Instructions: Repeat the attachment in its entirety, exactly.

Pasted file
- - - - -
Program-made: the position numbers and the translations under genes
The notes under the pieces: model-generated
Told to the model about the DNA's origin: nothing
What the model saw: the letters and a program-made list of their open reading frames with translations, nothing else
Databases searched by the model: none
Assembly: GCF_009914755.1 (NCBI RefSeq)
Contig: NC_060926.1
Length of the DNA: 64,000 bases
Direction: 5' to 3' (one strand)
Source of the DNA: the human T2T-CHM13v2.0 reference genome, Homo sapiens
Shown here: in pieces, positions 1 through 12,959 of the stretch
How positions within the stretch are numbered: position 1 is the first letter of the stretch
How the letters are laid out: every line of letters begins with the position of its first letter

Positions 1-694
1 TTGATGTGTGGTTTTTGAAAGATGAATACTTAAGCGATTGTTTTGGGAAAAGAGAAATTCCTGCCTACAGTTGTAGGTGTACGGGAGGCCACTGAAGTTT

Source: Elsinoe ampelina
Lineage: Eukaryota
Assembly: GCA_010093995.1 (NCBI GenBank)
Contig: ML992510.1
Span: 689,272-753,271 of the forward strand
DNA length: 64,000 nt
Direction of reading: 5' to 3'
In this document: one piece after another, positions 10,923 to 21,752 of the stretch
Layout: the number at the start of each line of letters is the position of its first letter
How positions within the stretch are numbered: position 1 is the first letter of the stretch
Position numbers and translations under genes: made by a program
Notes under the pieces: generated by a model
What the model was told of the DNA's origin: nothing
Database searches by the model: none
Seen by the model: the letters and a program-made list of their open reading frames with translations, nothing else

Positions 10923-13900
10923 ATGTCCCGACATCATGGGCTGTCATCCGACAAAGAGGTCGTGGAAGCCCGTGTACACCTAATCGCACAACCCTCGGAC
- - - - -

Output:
Program-made: the position numbers and the translations under genes
The notes under the pieces: model-generated
Told to the model about the DNA's origin: nothing
What the model saw: the letters and a program-made list of their open reading frames with translations, nothing else
Databases searched by the model: none
Assembly: GCF_009914755.1 (NCBI RefSeq)
Contig: NC_060926.1
Length of the DNA: 64,000 bases
Direction: 5' to 3' (one strand)
Source of the DNA: the human T2T-CHM13v2.0 reference genome, Homo sapiens
Shown here: in pieces, positions 1 through 12,959 of the stretch
How positions within the stretch are numbered: position 1 is the first letter of the stretch
How the letters are laid out: every line of letters begins with the position of its first letter

Positions 1-694
1 TTGATGTGTGGTTTTTGAAAGATGAATACTTAAGCGATTGTTTTGGGAAAAGAGAAATTCCTGCCTACAGTTGTAGGTGTACGGGAGGCCACTGAAGTTT

Source: Elsinoe ampelina
Lineage: Eukaryota
Assembly: GCA_010093995.1 (NCBI GenBank)
Contig: ML992510.1
Span: 689,272-753,271 of the forward strand
DNA length: 64,000 nt
Direction of reading: 5' to 3'
In this document: one piece after another, positions 10,923 to 21,752 of the stretch
Layout: the number at the start of each line of letters is the position of its first letter
How positions within the stretch are numbered: position 1 is the first letter of the stretch
Position numbers and translations under genes: made by a program
Notes under the pieces: generated by a model
What the model was told of the DNA's origin: nothing
Database searches by the model: none
Seen by the model: the letters and a program-made list of their open reading frames with translations, nothing else

Positions 10923-13900
10923 ATGTCCCGACATCATGGGCTGTCATCCGACAAAGAGGTCGTGGAAGCCCGTGTACACCTAATCGCACAACCCTCGGAC